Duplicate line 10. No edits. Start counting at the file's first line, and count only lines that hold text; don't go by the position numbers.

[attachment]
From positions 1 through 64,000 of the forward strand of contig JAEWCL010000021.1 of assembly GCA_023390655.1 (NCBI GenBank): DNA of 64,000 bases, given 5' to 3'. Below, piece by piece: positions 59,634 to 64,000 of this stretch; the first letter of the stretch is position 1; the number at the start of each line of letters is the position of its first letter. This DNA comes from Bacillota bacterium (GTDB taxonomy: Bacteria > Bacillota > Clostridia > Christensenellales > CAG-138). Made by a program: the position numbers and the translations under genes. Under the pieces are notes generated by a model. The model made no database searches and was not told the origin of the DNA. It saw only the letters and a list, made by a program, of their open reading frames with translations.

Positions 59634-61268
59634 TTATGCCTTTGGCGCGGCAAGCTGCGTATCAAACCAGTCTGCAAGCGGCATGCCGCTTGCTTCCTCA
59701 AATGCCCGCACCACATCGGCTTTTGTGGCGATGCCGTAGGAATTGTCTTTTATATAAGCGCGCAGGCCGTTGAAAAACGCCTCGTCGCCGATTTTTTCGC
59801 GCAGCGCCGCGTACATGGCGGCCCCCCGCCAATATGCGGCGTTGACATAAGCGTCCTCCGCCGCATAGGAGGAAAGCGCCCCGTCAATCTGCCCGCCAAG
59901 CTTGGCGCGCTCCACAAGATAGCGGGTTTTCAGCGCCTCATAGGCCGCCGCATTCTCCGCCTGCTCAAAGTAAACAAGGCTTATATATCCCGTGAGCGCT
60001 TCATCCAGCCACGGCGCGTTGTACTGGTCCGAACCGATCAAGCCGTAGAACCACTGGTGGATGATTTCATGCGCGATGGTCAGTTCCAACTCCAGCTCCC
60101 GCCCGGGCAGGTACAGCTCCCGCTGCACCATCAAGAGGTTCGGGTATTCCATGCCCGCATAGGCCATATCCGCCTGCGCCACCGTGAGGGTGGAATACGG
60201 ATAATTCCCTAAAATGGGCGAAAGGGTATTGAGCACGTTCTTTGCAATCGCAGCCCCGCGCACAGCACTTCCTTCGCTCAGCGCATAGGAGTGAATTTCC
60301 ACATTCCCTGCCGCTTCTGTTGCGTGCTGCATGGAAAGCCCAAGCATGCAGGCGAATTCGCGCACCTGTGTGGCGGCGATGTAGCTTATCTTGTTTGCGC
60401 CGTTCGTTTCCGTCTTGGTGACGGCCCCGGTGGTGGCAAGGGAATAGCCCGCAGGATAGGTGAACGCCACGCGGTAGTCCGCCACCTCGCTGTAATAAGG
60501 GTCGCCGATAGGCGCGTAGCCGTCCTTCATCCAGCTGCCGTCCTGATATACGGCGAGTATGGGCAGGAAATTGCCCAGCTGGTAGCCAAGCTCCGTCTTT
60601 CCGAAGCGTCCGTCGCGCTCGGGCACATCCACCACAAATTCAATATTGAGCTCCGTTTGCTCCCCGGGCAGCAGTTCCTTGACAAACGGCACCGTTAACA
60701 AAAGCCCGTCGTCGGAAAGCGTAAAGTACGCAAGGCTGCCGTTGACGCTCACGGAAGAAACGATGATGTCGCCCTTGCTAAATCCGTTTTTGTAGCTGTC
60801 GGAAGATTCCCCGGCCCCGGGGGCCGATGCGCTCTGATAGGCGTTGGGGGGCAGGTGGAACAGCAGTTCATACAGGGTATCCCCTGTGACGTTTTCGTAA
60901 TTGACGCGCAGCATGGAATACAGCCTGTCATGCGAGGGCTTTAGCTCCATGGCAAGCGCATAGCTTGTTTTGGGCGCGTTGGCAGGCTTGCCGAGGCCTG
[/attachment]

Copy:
60301 ACATTCCCTGCCGCTTCTGTTGCGTGCTGCATGGAAAGCCCAAGCATGCAGGCGAATTCGCGCACCTGTGTGGCGGCGATGTAGCTTATCTTGTTTGCGC